Although obesity rates continue to rise and unhealthy foods remain popular, Americans still have reason to be optimistic about heart health. A report published in the American Heart Association's journal Circulation revealed that hospital visits and deaths from heart disease and stroke - both major concerns in senior care - have fallen greatly in recent years.
Heart-related hospitalizations dropping
Researchers analyzed data on nearly 34 million people receiving Medicare and found that fewer people were being hospitalized for heart-related problems. Between 1999 and 2011, hospitalizations for unstable angina, which often precedes a heart attack, fell nearly 84 percent, the largest drop of any condition that the team studied. Smaller, but still significant, decreases were found for other conditions affecting the heart as well. Hospitalizations for heart attacks dropped nearly 40 percent, and those for ischemic stroke fell more than 33 percent.
Even when people were hospitalized for these issues, they were much less likely to die from them by the end of the decade. The number of people who died within a year of being hospitalized for heart attacks fell 23 percent, while deaths within a year of hospital visits for heart failure and stroke dropped 13 percent.
Lifestyle makes a big difference
Some of the decrease in hospitalizations and deaths could be attributed to medical advances, but according to lead author Harlan Krumholz, no single treatment could claim responsibility for the news.
"Interestingly, these improvements happened in a period when there were no real 'miracle' clinical advancements. Rather, we saw consistent improvements in the use of evidence-based treatments and medications and an increase in quality improvement initiatives using registries and other data to track performance and support improvement efforts - as well as a strong emphasis on heart-healthy lifestyles and behaviors," Krumholz said.
Doctors' improved ability to detect and treat high blood pressure was cited as one development that helped bring down the hospitalization rate. More people using statins and abstaining from smoking also contributed to the positive change, according to Krumholz.
Smoking is one of the biggest risk factors for heart disease, according to the Mayo Clinic. It could also be one of the easiest to control. Other avoidable risk factors include poor diet, poor hygiene and physical inactivity. Obesity, diabetes, high blood pressure and cholesterol, and chronic stress may also contribute to heart disease, but can be more difficult to manage.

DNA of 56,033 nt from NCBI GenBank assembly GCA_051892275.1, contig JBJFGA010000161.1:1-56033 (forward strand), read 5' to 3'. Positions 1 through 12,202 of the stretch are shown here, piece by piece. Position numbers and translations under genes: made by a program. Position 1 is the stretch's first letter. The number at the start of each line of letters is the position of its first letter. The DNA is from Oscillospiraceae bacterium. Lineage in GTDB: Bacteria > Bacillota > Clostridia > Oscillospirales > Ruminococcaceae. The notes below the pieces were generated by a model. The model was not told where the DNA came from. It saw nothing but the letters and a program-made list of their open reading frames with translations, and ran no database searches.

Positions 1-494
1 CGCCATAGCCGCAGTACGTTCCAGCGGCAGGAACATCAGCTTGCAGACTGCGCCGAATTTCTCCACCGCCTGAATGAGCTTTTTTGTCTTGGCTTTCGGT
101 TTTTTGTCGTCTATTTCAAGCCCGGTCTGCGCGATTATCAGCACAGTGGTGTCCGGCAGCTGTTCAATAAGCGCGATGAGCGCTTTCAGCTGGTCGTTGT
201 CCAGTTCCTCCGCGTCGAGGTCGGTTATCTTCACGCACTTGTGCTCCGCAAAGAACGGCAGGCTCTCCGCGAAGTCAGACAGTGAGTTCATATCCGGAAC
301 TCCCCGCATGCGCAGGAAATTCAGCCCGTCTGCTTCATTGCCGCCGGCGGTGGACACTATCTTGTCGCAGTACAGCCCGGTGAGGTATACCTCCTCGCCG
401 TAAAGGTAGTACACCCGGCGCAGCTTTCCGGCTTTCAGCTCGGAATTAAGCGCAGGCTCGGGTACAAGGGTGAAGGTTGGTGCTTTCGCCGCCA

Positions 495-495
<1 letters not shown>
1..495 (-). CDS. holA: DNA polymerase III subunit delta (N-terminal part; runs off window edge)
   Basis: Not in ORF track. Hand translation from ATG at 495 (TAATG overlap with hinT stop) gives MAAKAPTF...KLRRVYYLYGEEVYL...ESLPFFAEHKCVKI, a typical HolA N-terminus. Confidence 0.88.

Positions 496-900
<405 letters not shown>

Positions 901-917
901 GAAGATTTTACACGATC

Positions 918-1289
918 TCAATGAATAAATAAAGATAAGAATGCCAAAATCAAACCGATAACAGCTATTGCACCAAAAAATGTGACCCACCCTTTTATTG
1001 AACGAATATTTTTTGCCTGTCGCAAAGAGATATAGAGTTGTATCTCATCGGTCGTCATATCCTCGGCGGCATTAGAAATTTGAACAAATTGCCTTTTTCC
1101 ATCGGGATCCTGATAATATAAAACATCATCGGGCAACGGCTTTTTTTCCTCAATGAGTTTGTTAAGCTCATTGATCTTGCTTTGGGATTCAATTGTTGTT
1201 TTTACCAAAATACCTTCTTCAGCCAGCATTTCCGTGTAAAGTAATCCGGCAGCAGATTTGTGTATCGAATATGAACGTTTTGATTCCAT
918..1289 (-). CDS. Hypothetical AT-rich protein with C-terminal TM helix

Help for the heart
The Mayo Clinic recommended quitting smoking as the first step to a heart-healthy lifestyle. Tobacco impairs heart function in a number of ways, including raising blood pressure by adding carbon monoxide to smokers' blood and damaging the body's blood vessels. Abstinence is best, but the clinic said that even cutting back could have benefits. People who stop smoking entirely can return to nearly the same heart disease risk of a nonsmoker within about five years.
Getting exercise and maintaining a nutritious diet, two pillars of a healthy lifestyle, can also have benefits for heart health. The clinic recommended at least 30 minutes of exercise per day on most days of the week, although workouts don't need to be particularly strenuous or regimented. Even daily activities that require movement, such as cleaning or maintaining a garden at a retirement community, could protect heart health.
Healthy diets often go hand in hand with exercise, and the two can complement each other well. Both contribute to weight loss, and people who avoid unhealthy foods often find that they have more energy to exercise. Saturated and trans fat in particular should be avoided, meaning those who want to take care of their heart should reduce their intake of red meat, fast food and packaged snacks as much as possible. On the other hand, avocado, nuts and olives can lower bad cholesterol, making them choice sources of fats.